Appeal from the Judgment of Sentence entered April 8, 1987 in the Court of Common Pleas of Cumberland County, Criminal Division, at No. 844 Criminal 1986.
Taylor P. Andrews, Public Defender, Carlisle, for appellant.
Merle L. Ebert, Jr., Assistant District Attorney, Carlisle, for Com., appellee.
Olszewski, Del Sole and Johnson, JJ.
[ 379 Pa. Super. Page 209]
This appeal follows Appellant's judgment of sentence on two counts of rape and two counts of indecent assault. While Appellant has raised three issues for review, we find that a new trial is required on one of these issues and therefore reverse. We find that error was committed when the Commonwealth was permitted to introduce a psychologist's testimony pertaining to rape trauma syndrome.
The victim in this case was a 21 year old woman suffering from cerebral palsy with an I.Q. of 61, which would classify her as educable mentally retarded. The Appellant admitted at trial that he had intercourse with the victim on two occasions, but claimed the victim was the sexually aggressive partner. At the time of the trial, the prosecution called Dr. Natale S. Berger, a licensed psychologist, who testified that the complainant suffered rape trauma syndrome. The Appellant argues that this testimony was inadmissible since
[ 379 Pa. Super. Page 210]
it was being introduced for the purpose of proving that the victim did not consent to the sexual encounters. We agree and reverse.
In this case, the issue before the jury is whether the victim consented to the relationship. This issue is clearly framed and is one of credibility for the jury. Recently, the Pennsylvania Supreme Court in Commonwealth v. Gallagher, 519 Pa. 291, 547 A.2d 355 (1988) overruled this court's decision and held that where an expert's opinion of rape trauma syndrome is offered "to enhance the credibility of the victim" it is inadmissible. Id. (519 Pa. at 297, 547 A.2d at 358). Therefore, we hold that the introduction of opinion evidence of rape trauma syndrome to establish lack of consent is improper. Where the accused and complaining witness are at odds over the question of whether or not the relationship was consensual the issue is one for the jury to resolve. As the Supreme Court stated in Commonwealth v. Davis, 518 Pa. 77, 82, 541 A.2d 315, 317 (1988):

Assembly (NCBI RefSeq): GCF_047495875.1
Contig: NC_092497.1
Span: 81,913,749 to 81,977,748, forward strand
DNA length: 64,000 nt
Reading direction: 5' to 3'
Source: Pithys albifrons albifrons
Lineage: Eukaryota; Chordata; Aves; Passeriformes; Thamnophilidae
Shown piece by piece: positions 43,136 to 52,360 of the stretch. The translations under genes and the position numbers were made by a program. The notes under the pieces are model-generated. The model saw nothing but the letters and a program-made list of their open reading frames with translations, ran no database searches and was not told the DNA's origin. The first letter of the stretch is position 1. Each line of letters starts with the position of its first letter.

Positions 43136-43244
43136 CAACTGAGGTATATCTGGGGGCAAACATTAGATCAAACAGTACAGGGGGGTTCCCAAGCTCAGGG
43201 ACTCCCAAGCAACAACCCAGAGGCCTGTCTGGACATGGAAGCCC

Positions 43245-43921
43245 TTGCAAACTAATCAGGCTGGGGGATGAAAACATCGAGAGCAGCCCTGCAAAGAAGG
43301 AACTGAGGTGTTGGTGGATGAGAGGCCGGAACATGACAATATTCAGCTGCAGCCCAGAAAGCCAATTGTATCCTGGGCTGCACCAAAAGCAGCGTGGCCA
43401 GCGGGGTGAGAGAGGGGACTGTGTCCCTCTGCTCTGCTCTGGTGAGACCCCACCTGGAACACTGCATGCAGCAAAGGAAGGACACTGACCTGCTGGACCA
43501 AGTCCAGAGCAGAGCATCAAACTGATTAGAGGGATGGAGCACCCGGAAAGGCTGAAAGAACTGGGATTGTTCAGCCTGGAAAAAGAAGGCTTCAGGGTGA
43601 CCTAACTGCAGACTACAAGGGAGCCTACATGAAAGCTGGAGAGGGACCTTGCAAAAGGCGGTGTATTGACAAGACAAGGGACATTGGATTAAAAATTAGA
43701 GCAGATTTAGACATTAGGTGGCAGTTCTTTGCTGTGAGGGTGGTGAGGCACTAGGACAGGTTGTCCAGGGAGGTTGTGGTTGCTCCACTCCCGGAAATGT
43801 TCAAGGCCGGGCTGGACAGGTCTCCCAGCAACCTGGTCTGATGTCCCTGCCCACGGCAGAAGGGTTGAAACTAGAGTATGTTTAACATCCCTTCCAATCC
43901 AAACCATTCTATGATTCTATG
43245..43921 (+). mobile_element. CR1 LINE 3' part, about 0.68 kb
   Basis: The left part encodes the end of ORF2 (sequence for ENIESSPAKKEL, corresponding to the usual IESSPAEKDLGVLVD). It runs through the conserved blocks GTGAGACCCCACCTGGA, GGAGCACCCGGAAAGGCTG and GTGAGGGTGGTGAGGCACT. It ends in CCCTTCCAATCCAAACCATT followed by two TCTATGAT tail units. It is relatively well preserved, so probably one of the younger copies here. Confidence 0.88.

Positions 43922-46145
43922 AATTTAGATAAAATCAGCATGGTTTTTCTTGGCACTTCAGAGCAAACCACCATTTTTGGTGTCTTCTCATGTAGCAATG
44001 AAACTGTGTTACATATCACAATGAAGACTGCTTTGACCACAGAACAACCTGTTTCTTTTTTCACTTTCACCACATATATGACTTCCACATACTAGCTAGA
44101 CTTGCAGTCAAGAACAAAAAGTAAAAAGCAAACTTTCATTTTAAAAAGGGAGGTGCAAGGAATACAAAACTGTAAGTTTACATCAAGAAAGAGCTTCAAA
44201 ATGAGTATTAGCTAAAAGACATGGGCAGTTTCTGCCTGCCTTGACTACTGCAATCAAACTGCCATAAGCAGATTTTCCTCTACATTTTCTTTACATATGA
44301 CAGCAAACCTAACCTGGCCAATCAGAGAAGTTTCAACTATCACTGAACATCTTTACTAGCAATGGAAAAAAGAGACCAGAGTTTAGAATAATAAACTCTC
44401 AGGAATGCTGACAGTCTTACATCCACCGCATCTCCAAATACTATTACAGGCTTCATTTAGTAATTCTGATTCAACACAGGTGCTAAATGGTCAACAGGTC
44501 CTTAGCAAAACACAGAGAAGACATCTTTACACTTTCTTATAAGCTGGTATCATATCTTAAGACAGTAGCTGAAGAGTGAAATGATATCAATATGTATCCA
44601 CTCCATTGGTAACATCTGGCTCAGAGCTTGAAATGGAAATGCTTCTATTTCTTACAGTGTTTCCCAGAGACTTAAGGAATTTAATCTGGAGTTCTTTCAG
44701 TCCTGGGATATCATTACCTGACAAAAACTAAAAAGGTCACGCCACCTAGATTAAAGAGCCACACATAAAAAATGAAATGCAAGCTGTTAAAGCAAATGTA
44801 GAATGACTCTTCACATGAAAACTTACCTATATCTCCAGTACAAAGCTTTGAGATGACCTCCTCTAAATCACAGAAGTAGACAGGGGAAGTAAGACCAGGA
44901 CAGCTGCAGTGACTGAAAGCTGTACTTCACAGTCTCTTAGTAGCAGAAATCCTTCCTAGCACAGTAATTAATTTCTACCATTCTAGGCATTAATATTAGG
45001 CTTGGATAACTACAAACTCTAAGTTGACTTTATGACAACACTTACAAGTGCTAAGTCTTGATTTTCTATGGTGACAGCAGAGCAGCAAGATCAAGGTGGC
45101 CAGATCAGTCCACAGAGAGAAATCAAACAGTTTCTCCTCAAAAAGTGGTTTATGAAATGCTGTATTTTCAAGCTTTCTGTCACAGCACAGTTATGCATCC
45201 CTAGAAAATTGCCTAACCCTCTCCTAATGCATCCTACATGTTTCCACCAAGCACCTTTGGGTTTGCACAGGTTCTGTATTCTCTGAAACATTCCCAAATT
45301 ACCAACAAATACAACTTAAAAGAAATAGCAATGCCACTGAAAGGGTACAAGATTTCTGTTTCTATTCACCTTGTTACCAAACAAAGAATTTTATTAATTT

We note  that the veracity of a particular witness is a question which must be answered in reliance on the ordinary experience of life, common knowledge of the natural tendencies of human nature, and observations of the character and demeanor of the witness. As the phenomenon of lying is within the ordinary capacity of jurors to assess, the question of a witness credibility is reserved exclusively for the jury . . . The [expert testimony] in Seese was condemned as 'an invitation for the trier of fact to abdicate its responsibility to ascertain the facts relying upon the questionable premise that the expert is in a better position to make such a judgment.'
The Supreme Court pointed out in Davis that expert testimony is not admissible to support the credibility of a witness. See also: Commonwealth v. Rounds, 518 Pa. 204, 542 A.2d 997 (1988); Commonwealth v. Seese, 512 Pa. 439, 517 A.2d 920 (1986); Commonwealth v. McNeely, 368 Pa. Super. 517, 534 A.2d 778 ...